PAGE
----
Eric Stevens doesn’t want this to be a sad story.
Yes, the former NFL player has ALS, a fatal neuromuscular disease that quickly renders its victims unable to speak, eat and breathe on their own.
Yes, he was just diagnosed in August, a mere month after marrying his college sweetheart and after a successful career in football turned into a promising future as a firefighter.
Yes, the 30-year-old Palos Verdes Peninsula High grad is already starting to feel the devastating progress of the disease: the trembling muscles, the slurred speech, the fatigue.
But he has hope.
“When you get a terminal illness like this, obviously a cure would be the best case scenario,” said Eric, his words slow and measured, the slurring in his speech only slight, for now. “But what you really want is just a chance to fight it, a chance to live. Treatment is all we ask for.”
ALS, also known as Lou Gehrig’s disease, is a disease that causes the death of neurons controlling muscle movement. The life expectancy from the time of diagnosis is two to five years, though paralysis comes even sooner.
It has no cure, and current treatments only extend life by a few months; however, drugs currently in clinical trials—particularly a stem cell-based treatment called NurOwn, currently starting Phase 3 Trials—are showing great promise, having demonstrated the potential to slow or stabilize ALS progression.
And it is on this promise that Eric and Amanda are hinging their hope.
“Yes, it’s a sad story—but it could have a happy ending,” said his wife, Amanda, 28. “That’s the part we are holding onto. This isn’t the life we pictured or planned for, but we just want that little bit of hope.”
Inspiring 'Team Stevens Nation'
It was last March when Eric first noticed something was wrong. His left hand felt suddenly weak, and his arm muscles were twitching. Just a little bit, at first.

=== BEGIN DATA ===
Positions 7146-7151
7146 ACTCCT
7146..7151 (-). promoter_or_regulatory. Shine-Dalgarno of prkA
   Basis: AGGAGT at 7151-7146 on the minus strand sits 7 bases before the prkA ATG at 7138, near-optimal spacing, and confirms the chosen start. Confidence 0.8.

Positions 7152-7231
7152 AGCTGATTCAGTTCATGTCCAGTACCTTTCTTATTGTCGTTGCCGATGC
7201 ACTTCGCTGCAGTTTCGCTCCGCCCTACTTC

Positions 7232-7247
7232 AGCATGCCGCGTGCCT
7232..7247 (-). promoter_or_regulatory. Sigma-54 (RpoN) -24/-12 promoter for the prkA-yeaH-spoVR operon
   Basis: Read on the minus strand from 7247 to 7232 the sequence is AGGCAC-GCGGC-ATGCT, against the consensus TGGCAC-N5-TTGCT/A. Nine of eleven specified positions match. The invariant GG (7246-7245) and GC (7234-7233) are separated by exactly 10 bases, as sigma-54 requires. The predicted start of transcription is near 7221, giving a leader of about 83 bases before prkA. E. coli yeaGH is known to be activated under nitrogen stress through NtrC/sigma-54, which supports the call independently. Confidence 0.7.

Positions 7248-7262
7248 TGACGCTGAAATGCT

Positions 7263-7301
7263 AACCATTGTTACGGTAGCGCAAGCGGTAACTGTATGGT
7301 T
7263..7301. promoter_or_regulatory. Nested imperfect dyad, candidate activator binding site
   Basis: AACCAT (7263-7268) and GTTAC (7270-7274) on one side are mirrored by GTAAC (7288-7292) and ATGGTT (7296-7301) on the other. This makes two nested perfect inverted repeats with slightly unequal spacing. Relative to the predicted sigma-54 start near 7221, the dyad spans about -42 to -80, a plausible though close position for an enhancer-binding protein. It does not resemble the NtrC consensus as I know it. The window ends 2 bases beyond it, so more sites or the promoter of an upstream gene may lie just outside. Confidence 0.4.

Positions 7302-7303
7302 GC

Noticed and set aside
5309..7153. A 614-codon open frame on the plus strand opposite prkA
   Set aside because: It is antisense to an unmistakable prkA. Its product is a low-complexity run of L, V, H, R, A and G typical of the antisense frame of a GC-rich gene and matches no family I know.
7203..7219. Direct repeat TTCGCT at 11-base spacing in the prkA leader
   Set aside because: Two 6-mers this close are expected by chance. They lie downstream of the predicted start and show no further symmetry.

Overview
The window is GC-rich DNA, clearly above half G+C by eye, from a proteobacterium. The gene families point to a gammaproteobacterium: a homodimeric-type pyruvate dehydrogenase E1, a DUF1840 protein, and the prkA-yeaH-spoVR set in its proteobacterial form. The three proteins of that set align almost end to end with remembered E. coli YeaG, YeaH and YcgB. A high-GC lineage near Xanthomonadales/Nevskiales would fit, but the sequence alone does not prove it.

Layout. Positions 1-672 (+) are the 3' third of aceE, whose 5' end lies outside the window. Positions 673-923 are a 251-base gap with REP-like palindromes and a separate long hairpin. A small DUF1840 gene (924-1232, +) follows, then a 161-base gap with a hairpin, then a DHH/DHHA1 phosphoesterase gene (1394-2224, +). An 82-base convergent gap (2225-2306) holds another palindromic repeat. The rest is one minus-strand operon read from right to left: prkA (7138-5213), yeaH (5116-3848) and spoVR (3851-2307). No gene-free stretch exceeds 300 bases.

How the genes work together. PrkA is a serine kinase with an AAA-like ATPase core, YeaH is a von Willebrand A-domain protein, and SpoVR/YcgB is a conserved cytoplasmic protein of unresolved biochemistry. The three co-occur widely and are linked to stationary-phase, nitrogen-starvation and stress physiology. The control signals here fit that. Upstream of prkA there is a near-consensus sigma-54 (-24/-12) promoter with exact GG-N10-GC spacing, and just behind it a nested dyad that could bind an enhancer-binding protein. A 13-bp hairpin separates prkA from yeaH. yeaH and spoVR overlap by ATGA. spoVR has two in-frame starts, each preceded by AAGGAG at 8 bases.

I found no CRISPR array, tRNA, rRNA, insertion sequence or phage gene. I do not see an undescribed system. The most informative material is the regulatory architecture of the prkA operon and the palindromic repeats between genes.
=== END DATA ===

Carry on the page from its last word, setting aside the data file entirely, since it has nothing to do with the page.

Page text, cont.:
He thought maybe it was an old football injury, or that maybe something had happened on the job. Eric played football for the University of California, Berkeley and went on to join the St. Louis Rams as a free agent in 2013. He joined the Los Angeles Fire Department in 2015.
““I thought maybe I had a pinched nerve,” said Eric, the youngest of four brothers, all of whom grew up in San Pedro. ”I just kept sweeping it under the rug. I just figured it would go away, but it got progressively worse. Simple things like opening up a water bottle or trim my fingernails started becoming hard.”
After researching his symptoms, he began fearing the worst. Still, he waited until after the July 27 wedding and subsequent honeymoon to talk about it with his family.
“I thought, ‘There’s no way,’” said Amanda, who works as a second grade teacher in Orange County. “I told him, ‘You’re too young, you’re too healthy, you’re too fit. There is no way.”
But after two different doctors gave them the same diagnosis, the newlyweds took the devastating news—and immediately started searching for hope.
But hope doesn’t come easily. A diagnosis of ALS generally brings with it a grim future. Even if Eric were to be accepted into a clinical trial, there would only be a 50 percent chance of him actually getting the medication, since studies are double-blind, meaning half of the participants receive only a placebo.
Secondly, even if the Phase 3 trials of NurOwn are successful, it could take several years for the drug to come to market.
“There’s a chance—for the first time ever—to help people with ALS,” Eric said. “It’s there. It’s right at our door. It’s so close, but unfortunately ‘so close’ is years away, and years are something that we don’t have. So something has to change.”
What the Stevens family really wants is for NurOwn to be fast-tracked by the FDA, similar to how the FDA rushed the approval of a long-awaited cystic fibrosis drug just last month—or how the FDA fast-tracked the approval of AZT for HIV in 1987.
It’s a risk, Stevens admitted, but it’s one he’s willing to take.